ConHome Diary: Seumas' Power Grab, Crispin's Poppers & Margaret's Ostrich
22 Jan 2016 at 14:13
The appointment of Seamus Milne as Jeremy Corbyn’s Director of Strategy raised many eyebrows at the time. A Labour friend of mine who knows about these things told me: “Within a few months he’ll have complete control, you just watch the purge of anyone who dares to confront him”. On Wednesday night it emerged that Corbyn’s popular director policy had quit after a bruising encounter with Milne over the fact that Corbyn had announced policies in his Fabian Society speech on Saturday without even consulting Coleman. Next on the hitlist is Corbyn’s chief of staff Simon Fletcher, who has also been completely sidelined by Milne. Make no mistake this is a power grab right out of the Trotsky political handbook, which tells us that in order to implement permanent revolution you have to grab all levers of power within an organisation and be ruthless about it. Many Labour MPs profess to be horrified by Milne’s approach to his job, and several have told Jeremy Corbyn of their concerns, but as far as the leader is concerned he can do no wrong. Carry on comrades!
Those of us who considered Donald Trump a joke candidate are having to rapidly revise our views. He’s still there and shows no signs of departing the field. Indeed, he is consistently topping the polls. This week he received the endorsement of the completely batshit crazy Sarah Palin. I say that as someone who thought she was rather refreshing when she first arrived on the scene and defended her against a concerted media onslaught. No more. Her performance in front of The Donald and a hysterical Iowan crowd proved once and for all what a narrow escape the United States had when John McCain failed to beat Barack Obama. And the thing is, her screeching was scripted. She was reading from notes. Trump, standing behind her on the stage, didn’t quite raise his eyes to the skies but you could tell that even he was thinking “this woman is off the scale”. The fact that she is the darling of the Tea Party tells you all you need to know about it. Tim Montgomerie, who is now covering the US election for The Times, has tweeted that he couldn’t support either Trump or Cruz, even though previously he has supported Rick Santorum who may look and sometimes sound very moderate but is actually just as reactionary as Trump and Cruz.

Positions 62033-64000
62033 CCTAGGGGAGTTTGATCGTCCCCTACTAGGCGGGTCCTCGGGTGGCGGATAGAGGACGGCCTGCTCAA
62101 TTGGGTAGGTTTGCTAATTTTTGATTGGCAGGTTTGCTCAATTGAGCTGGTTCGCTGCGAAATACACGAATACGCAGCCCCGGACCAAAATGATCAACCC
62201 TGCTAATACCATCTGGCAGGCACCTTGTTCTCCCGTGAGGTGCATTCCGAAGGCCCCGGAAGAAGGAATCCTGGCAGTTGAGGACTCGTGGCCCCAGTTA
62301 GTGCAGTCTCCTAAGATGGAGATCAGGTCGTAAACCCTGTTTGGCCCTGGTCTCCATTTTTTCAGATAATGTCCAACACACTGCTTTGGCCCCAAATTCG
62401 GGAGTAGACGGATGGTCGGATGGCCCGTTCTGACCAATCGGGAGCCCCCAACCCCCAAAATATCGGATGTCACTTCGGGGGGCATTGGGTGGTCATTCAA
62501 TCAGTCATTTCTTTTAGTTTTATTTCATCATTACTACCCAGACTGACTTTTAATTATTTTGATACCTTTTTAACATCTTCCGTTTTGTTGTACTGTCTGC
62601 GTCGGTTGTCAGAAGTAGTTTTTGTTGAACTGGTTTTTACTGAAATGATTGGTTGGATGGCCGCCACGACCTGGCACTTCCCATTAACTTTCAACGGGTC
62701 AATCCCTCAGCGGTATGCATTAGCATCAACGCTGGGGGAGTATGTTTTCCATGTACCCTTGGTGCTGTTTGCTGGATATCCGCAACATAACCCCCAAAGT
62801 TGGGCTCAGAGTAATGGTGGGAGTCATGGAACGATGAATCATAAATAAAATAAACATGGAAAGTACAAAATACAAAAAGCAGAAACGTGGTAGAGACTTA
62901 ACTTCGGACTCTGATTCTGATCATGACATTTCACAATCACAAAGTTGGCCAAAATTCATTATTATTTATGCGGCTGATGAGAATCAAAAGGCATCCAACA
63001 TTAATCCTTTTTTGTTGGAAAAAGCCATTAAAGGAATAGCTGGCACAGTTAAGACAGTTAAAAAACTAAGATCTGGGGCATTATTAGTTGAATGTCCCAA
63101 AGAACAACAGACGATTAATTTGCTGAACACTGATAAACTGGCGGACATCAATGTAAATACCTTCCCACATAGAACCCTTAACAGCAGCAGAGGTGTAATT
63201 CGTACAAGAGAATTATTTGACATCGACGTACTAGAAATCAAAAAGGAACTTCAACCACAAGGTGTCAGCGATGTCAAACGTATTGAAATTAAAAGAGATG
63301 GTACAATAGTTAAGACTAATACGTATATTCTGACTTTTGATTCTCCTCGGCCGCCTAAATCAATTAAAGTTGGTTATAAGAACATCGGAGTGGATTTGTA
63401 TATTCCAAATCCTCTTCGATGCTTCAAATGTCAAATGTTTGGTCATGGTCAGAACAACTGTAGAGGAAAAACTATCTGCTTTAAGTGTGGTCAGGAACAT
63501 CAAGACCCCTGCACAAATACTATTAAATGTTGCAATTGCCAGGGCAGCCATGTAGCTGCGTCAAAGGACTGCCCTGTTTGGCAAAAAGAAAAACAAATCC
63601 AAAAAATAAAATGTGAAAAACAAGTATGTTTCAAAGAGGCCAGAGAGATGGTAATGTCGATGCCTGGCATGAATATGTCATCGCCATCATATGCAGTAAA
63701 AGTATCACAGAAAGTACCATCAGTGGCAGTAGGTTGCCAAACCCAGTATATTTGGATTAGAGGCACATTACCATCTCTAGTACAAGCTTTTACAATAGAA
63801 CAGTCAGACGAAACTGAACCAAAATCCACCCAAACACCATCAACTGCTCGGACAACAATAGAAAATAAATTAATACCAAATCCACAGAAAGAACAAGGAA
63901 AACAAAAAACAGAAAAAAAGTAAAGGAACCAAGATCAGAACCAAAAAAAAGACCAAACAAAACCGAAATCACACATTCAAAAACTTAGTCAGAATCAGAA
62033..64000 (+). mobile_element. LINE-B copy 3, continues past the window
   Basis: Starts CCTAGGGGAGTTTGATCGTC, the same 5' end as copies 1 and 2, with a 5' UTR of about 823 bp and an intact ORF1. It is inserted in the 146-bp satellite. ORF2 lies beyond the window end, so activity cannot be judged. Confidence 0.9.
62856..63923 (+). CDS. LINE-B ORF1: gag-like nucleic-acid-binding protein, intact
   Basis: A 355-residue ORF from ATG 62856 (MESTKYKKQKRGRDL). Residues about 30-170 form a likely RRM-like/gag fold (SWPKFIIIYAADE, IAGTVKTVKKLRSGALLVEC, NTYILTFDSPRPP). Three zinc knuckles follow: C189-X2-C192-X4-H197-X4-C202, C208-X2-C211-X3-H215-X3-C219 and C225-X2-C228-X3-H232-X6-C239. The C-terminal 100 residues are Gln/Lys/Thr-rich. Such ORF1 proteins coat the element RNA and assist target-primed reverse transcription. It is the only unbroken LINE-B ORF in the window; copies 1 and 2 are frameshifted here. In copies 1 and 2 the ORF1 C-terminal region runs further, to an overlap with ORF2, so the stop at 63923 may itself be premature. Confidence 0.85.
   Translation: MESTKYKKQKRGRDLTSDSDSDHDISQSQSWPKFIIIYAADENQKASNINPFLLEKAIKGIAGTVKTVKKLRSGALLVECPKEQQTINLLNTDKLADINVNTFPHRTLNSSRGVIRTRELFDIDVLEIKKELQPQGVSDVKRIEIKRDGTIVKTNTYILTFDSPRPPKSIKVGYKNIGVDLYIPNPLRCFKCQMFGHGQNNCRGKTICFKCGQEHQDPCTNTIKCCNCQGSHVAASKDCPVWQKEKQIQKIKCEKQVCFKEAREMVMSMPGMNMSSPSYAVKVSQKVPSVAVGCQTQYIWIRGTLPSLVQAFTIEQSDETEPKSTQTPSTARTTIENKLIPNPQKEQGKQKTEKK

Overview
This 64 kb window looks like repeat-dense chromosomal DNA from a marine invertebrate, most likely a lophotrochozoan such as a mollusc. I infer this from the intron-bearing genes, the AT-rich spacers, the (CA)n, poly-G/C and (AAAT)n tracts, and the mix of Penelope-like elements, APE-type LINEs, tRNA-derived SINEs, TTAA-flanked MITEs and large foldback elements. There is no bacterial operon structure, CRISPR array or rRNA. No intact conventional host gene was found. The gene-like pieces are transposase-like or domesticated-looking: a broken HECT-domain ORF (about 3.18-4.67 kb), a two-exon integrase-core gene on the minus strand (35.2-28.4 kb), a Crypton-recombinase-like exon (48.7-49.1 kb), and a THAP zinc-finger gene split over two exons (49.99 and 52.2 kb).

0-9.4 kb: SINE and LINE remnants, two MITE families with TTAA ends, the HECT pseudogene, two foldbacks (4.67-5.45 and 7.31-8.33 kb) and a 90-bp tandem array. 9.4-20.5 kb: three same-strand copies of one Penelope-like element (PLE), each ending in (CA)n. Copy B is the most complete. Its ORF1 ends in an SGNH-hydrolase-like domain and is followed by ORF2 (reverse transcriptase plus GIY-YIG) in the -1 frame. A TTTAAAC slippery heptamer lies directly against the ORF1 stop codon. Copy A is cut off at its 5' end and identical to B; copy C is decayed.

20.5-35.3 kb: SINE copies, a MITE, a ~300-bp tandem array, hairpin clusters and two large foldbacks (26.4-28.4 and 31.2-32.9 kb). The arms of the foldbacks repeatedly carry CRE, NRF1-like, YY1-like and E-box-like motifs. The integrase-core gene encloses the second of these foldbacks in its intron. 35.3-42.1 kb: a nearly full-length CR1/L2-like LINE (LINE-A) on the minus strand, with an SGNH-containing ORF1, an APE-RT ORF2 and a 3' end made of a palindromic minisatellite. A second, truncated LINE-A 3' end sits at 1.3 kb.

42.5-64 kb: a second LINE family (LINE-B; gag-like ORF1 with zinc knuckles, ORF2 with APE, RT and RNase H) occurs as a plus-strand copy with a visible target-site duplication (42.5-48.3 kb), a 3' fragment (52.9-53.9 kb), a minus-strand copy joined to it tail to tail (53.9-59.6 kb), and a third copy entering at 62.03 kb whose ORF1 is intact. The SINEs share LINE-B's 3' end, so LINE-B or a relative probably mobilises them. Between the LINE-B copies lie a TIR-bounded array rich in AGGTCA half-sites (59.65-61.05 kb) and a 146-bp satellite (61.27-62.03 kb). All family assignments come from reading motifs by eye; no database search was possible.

The Democrats are also having their issues. Hillary Clinton is by no means home and dry and is being seriously challenged by Bernie Sanders, the US equivalent of Jeremy Corbyn. I interviewed Bernie’s Oxford based brother, Larry, this week, a very genial cove who is equally as left wing as his sibling. In New Hampshire Sanders is tipped to run Hillary very close. If he could beat her he could really get what George Bush Snr used to call ‘The Big Mo’. I struggle to believe that there is a serious possibility of the presidential election being contested by Trump and Sanders, but you never know.
Back in 2005, Lord Ashcroft published his analysis of where the Tories went wrong in the 2005 election. It was called ‘Smell the Coffee’. It was avidly read by everyone. It was well researched and didn’t pull its punches. Contrast that with the meek effort by Margaret Beckett this week. She had been tasked by Labour’s National Executive Committee to write a report explaining why Labour lost and lost to badly. To be frank, her report was a joke. It was short on explanation and long on bleating. It concluded that Ed Miliband was a good leader and done little wrong. It was all the fault of the dastardly media who gave him such a hard time. Imagine the derision that would have been heaped on Lord Ashcroft in 2005 if he had made similar claims about IDS and Michael Howard. They too faced a hostile media, but no one seriously believed that was why the Tories lost. The second people to blame for Labour’s loss were the ‘evil Tories’ who managed to bamboozle the stupid electorate. So in short, very little of it was Labour’s fault. There was little coffee smelling going on in this report, but the smell of bullshit and ostrich dung was very evident. Labour will never make electoral progress if they don’t confront their failings at the election, let alone the consequences of what they did in the ensuing leadership election.
Unlike Crispin Blunt I have never used, or felt the need to use ‘poppers’. I’m not sure how wise it was of him to tell the House of Commons that he was a popper user, but he had right on his side in his argument that their use shouldn’t be banned. Yet another example of government taking it on itself to ban something which is completely harmless in order to make itself look tough.